Shades and Layers host, Kutloano Skosana is a creative entrepreneur from South Africa. She is the Founder and Host of Shades and Layers, a podcast dedicated to the stories of black women entrepreneurs across the globe. “I’ve always felt that black women are underrepresented in everything (there’s plenty of data available to support this niggling feeling) and I’ve always wanted to hear the stories of people who look like me. Since the inception of my long-ago radio and television career, it’s been my passion to tell our stories and amplify our voices,” says Kutloano.

Straight out of university, Kutloano partnered with two friends (Maria McCloy and Dzino) and set out to capture the creative energy of post-apartheid South Africa through their multimedia company, Black Rage Productions. This started out as an online magazine, which evolved into a television production house and eventually a record label. This paved the way for Kutloano’s ever-evolving multifaceted career that has played out in different private and public sector entities in South African and Europe.

Shades and Layers began while Kutloano was living in Copenhagen, Denmark. It was imagined as a love letter to all the black women who were doing amazing things with their careers in the Nordics, and yet didn’t seem to exist in public life. The podcast has evolved into a global storytelling platform where black and other women of color can find examples of what is possible in entrepreneurship. It is a platform for exploring issues and challenges around business ownership, representation, and holistic discussions about the meaning of sustainability in an increasingly complex global context. Conversations are wide- ranging and serve not only as a Masterclass in Entrepreneurship but also provide wisdom and tools for Successful Living.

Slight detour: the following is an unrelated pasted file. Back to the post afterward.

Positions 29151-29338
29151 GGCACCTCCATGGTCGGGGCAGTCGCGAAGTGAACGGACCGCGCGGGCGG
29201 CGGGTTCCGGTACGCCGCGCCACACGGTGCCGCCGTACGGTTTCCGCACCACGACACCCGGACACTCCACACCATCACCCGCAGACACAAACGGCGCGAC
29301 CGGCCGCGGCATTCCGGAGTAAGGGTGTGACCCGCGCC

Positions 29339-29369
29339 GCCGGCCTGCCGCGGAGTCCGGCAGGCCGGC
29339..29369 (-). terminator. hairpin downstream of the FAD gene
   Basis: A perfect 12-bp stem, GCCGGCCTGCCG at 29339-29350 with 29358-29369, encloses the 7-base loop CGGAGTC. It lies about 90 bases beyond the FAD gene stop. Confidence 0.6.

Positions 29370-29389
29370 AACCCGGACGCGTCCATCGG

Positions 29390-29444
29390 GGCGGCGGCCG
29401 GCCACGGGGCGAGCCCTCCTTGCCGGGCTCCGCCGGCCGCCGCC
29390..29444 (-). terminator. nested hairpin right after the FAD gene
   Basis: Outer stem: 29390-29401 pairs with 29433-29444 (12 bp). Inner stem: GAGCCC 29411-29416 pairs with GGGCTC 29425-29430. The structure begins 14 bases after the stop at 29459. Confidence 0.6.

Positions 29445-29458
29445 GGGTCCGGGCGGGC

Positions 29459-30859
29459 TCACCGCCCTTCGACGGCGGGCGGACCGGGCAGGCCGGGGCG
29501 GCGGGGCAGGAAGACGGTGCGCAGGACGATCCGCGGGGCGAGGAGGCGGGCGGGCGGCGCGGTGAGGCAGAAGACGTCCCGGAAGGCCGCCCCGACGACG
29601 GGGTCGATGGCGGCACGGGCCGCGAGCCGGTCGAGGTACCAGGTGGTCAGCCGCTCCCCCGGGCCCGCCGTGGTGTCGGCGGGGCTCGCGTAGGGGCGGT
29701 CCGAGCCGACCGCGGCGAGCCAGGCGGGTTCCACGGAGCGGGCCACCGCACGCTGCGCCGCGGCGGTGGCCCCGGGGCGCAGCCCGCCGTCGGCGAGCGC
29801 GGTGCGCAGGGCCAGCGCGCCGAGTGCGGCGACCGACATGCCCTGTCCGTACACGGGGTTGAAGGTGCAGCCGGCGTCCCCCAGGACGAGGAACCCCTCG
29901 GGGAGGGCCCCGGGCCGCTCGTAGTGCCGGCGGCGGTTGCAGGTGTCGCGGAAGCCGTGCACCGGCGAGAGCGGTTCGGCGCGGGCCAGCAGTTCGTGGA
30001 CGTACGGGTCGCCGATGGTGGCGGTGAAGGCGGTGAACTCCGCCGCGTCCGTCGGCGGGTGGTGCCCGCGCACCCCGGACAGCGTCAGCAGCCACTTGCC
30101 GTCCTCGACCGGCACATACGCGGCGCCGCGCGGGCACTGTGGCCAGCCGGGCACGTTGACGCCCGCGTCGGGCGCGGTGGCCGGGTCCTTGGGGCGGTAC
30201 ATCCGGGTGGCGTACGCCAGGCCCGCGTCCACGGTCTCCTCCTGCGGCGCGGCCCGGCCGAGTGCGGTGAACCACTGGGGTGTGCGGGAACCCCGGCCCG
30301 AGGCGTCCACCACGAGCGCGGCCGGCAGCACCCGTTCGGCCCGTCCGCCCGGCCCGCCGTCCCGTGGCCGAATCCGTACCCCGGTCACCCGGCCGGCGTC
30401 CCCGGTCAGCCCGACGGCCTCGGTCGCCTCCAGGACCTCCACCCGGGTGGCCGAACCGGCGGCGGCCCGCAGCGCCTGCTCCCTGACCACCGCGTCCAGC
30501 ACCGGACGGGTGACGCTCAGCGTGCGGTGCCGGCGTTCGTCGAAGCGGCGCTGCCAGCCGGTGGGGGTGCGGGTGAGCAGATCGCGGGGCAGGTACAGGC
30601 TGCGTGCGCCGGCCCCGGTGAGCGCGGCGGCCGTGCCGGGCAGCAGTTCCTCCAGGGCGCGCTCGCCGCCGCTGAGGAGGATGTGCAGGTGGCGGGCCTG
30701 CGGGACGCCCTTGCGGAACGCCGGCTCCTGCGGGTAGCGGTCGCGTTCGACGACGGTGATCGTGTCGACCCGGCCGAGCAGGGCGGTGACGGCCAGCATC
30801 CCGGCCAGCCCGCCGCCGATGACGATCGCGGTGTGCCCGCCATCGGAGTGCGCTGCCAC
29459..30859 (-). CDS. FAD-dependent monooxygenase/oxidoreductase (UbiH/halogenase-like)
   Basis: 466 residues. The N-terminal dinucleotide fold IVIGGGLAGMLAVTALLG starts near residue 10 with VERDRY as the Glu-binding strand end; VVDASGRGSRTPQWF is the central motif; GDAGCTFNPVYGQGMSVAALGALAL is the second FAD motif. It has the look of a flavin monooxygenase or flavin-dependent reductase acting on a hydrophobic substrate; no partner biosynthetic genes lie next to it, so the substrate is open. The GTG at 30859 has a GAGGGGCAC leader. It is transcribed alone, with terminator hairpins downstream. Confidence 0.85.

“I do not believe that the Silicon Valley version of entrepreneurship is the only model we should look to, to define or measure entrepreneurial success. My mother, her sisters, my cousins and many other black women around me have taken children to school by sewing clothes, selling Tupperware, selling fruit and vegetables at the market, running laundry services etc. These women have lifted their families out of poverty and changed lives through these seemingly small actions and activities. I believe that the definition of success is individual, personal and dependent on circumstance and context, therefore our approach to celebrating entrepreneurial success should be much broader and way more inclusive,” she says.

Kutloano is currently based in the Pacific Northwest where she lives with her family of four. When she’s not doing yoga, running or hosting friends for a meal, she can be found chasing soccer balls or doing craft projects with her children. She also enjoys a good novel, attending live concerts and going to the  movies with her husband.


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Fabulous mix between personal stories and entrepreneurial ventures

I discovered this podcast gem recently and I was immediately hooked. Host Thuli Skosana Ricci tells the story of each woman while weaving it with her business model and ideas, making each episode unique and full of (lighthearted) wisdom. It’s both inspirational and educational and creates a path into the less trodden l...

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